​What is the impact on patients’ lives of living with these conditions?

Living with hardware fixation causes pain, limits function, and can interfere with daily activities.

What cultural or regional factors affect the treatment of these conditions?

There is a high rate of traffic accidents in Cambodia because of a lack of helmet usage and weak enforcement of traffic laws. These accidents cause many of the fractures and bone dislocations that our medical partner sees.

  • Process
  • Impact on patient's life
  • Risks and side-effects
  • Accessibility
  • Alternatives

What does the treatment process look like?

During an ORIF procedure, the deformed or broken bone is correctly aligned into its normal position. Steel rods, screws, or plates are used to keep the bone fracture stable and allow it to heal. Sometimes, bone grafting is needed to promote healing. During hardware removal, surgeons use the previous incisions to find and remove the hardware. In some cases, additional incisions are made to safely perform the operation.

What is the impact of this treatment on the patient’s life?

Patients will experience restored function and mobility. They will also have reduced pain. Patients can be independent again and return to work, school, and family life.

What potential side effects or risks come with this treatment?

This surgery is low-risk and extremely effective.

How accessible is treatment in the area? What is the typical journey like for a patient to receive care?

Rural Cambodians often self-medicate or seek treatment from traditional healers because they cannot afford treatment at local clinics or hospitals. Many patients are referred to CSC by word of mouth.

What are the alternatives to this treatment?

There is no alternative to this treatment.

Meet another patient you can support

100% of your donation funds life-changing surgery.


Saran is a mother of seven with three sons, four daughters, and seven grandchildren. Saran and her husband are both rice farmers. They also raise cows and pigs, and she enjoys feeding them every day. After each harvest season ends, she and her husband like to plant vegetables to earn extra money. In her free time, Saran likes to watch TV and listen news on the radio. Ten years ago, Saran developed a pterygium in her right eye, causing her irritation, itchiness, and a pinkish tissue growth over her eye. Pterygiums are non-cancerous growths of the conjunctiva, a mucous layer that lubricates the eye. The growths occur when the conjunctiva is exposed to excessive sun damage and the cells grow abnormally over the pupil. She has difficulty seeing things clearly, recognizing faces, working, and going anywhere outside. When Saran learned about our medical partner, Children's Surgical Centre, she traveled for three and a half hours with her husband seeking treatment. Saran needs a surgical procedure to remove the abnormal conjunctiva from the cornea surface and replace it with a conjunctival graft to prevent recurrence. The total cost of her procedure is $216. This covers medications, supplies, and inpatient care for two days. The procedure is scheduled for February 1st. Saran shared, "I hope that after surgery my eye will look better, and that I will be able to go anywhere without being ashamed about my eye. I look forward to returning to taking care of grandchildren and helping my husband with the farm."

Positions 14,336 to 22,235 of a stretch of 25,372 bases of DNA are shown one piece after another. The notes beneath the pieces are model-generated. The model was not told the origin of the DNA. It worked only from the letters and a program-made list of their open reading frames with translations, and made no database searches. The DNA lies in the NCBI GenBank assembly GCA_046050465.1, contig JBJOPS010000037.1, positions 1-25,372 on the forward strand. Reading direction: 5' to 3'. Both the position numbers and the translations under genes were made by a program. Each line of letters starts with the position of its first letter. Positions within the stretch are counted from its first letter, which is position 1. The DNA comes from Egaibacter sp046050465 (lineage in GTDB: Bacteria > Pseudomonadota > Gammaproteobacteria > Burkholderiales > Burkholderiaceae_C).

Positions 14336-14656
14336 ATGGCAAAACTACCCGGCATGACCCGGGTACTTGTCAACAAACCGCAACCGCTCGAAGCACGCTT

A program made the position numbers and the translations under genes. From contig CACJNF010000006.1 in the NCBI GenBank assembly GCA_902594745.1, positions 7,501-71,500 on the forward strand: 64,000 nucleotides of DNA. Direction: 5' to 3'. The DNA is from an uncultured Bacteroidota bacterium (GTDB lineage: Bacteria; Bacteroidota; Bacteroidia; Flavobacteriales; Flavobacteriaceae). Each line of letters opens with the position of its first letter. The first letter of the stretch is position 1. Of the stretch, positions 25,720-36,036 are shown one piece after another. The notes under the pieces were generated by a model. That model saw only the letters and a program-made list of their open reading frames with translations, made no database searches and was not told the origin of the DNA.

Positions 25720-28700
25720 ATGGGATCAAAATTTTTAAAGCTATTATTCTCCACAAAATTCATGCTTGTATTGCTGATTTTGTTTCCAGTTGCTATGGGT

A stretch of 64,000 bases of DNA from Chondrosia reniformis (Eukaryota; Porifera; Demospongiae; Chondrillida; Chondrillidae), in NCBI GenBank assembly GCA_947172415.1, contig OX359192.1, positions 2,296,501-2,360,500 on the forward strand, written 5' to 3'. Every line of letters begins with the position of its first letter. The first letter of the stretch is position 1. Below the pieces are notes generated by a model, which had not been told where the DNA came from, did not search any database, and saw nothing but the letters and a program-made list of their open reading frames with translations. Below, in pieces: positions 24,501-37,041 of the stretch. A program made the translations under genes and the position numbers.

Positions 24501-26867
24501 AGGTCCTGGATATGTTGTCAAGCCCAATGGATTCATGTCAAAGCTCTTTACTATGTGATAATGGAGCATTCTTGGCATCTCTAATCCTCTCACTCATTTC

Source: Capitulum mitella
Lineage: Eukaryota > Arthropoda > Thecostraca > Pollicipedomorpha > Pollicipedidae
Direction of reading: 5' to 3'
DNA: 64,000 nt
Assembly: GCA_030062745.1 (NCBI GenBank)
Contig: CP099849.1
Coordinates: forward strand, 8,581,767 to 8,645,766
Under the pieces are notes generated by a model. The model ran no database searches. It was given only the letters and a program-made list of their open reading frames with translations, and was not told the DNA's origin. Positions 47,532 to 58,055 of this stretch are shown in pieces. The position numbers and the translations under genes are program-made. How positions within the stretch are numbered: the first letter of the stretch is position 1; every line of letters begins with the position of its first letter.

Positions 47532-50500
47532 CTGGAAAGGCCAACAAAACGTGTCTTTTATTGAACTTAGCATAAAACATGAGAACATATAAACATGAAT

37% funded

$135to go

Meet another patient you can support

100% of your donation funds life-changing surgery.